In this tutorial, we’ll learn how we can back up and restore a database or all the databases in MySQL using MySQL Workbench.
While working with databases, we perform a lot of changes over a database. Sometimes we make huge mistakes like dropping a database or dropping a table. When we don’t keep backups it’s impossible to recover the database. For cases like these, we need to backup our database for future recoveries or migration.
Let’s get started!
Backing up Databases using MySQL workbench
First of all, we’ll to connect to MySQL Workbench. After connecting to the Workbench, click Server on the menu bar and select Data Export.
Next up, you’ll see a tab on your workbench for data export where you’ll see a list of all your databases. Select the checkboxes corresponding to the databases you want a backup for.
You can optionally de-select tables from a database that you don’t want to be backed up. But generally, we take the backup for the complete database.
There are two export options that are provided to you, and you can select either of them depending on your preference. Both the options are explained below:
- Export to Dump Project Folder: This option will help you to back up the database’s table individually in a dump folder, which means when you want a backup for the table, you can recover them separately, or you can recover those tables which are useful for you and leave the rest. It can be a time-consuming process depending on the size or the number of your tables.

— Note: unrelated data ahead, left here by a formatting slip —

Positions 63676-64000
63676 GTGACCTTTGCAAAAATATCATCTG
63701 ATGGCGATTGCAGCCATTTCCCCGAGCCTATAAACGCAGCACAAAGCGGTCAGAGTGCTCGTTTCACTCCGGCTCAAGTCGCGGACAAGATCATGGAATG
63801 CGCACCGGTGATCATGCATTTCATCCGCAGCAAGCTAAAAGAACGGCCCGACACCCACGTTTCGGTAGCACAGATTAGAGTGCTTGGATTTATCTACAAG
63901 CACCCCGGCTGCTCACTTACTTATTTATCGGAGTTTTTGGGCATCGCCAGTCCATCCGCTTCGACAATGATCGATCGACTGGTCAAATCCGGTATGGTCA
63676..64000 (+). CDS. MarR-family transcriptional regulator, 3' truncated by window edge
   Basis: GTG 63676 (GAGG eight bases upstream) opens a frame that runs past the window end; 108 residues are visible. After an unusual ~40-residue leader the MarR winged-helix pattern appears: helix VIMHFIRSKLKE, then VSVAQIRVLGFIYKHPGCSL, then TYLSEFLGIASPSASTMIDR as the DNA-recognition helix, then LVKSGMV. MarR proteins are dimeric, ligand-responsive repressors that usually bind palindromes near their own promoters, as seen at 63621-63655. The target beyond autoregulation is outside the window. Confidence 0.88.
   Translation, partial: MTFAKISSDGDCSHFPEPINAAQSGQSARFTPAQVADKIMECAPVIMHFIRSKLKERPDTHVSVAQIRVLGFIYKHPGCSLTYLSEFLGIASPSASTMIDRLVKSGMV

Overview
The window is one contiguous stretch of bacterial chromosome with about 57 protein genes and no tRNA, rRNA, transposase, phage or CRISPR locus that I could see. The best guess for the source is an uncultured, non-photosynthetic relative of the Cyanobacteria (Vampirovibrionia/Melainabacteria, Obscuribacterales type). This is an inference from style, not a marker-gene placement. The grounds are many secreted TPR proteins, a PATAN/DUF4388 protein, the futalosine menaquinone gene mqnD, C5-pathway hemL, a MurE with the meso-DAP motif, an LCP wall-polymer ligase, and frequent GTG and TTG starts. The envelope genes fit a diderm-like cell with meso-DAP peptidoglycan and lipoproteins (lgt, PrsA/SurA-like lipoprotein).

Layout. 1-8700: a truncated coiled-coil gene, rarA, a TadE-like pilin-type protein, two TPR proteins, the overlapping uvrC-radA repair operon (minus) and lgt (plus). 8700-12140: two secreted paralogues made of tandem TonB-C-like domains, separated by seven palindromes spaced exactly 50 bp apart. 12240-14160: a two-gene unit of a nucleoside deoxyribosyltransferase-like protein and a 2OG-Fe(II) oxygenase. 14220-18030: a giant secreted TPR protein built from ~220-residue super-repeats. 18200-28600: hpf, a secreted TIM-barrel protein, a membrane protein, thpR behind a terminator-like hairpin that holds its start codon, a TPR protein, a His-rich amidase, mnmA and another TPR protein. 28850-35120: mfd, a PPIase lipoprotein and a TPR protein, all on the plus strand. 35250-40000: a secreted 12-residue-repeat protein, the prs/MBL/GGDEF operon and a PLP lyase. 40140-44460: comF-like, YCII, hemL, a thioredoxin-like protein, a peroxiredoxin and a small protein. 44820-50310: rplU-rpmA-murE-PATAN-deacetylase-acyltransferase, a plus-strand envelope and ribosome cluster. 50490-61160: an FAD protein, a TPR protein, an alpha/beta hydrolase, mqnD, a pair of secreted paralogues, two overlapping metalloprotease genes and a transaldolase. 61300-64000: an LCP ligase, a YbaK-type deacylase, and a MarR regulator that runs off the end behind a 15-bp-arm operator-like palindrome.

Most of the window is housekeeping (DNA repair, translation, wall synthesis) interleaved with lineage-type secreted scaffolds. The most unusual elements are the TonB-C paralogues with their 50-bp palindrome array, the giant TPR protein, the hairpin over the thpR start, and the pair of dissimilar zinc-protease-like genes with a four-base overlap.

- Export to Self-Contained File: This option will help you to create a backup for all the tables to a self-contained file and when you need to recover it, you’ll recover all the tables in a go within the same database, which means you won’t be able to recover them individually. This method is a bit faster than exporting files separately.
We’ll be exporting the database using Export to Self-Contained File, which will export all the tables in a self-contained file.
After selecting your preferences, you can click on Start Export. This will start the export for all the databases you’ve selected.
After the backup is done, there will be mentioned the path of the dump which you’ve created. You must check for the errors, if any, that have occurred during the backup.
So that’s how you back up any of your databases, but how to recover them?
Recover Database using MySQL Workbench
Now whenever we are importing a dump file, the most important thing is to create a database or select a database you want these backup files to be stored. For that, you must know the location of the folder where you’ve created the dump.
Open the dump file or the backup file using MySQL workbench, and write the statement:
The database name will be mentioned in the dump file or you can create a new database and write the use database statement, for convenience you can just use the same database name which is mentioned over there as shown in the below image and saves the file:
Now in MySQL workbench, select the Server menu from the menubar and click on Data Import.
After clicking on the data import option, you will see a new tab will appear called data import\reset. In this data import tab, you’ll see two options to import data from:
1) Import from the dump project folder
2) Import from self-contained file
In our example, we exported a self-contained file which means that we’ll import a self-contained file only. Select the second option, import a self-contained file:
After, selecting the file you can click on Start Import.
Check if the recovery had any error, in our example, we recovered the dump in the second attempt as we didn’t mention which database to use at first.
That’s how you can backup any database and in the future can recover it using MySQL Workbench.